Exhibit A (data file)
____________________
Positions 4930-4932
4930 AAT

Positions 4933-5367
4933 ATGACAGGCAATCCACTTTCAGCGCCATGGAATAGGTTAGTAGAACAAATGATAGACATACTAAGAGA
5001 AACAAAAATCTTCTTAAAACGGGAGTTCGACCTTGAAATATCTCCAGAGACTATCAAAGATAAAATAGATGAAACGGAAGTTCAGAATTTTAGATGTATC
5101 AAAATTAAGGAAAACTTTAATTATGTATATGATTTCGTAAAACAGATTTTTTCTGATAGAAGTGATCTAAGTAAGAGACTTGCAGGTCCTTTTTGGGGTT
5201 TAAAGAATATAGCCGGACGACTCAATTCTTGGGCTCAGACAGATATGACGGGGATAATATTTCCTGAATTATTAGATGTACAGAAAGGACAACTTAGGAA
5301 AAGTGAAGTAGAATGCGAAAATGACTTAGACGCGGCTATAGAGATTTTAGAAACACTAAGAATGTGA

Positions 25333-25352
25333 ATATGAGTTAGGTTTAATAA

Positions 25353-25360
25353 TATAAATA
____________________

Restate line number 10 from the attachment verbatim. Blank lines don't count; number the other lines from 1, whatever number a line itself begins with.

25333 ATATGAGTTAGGTTTAATAA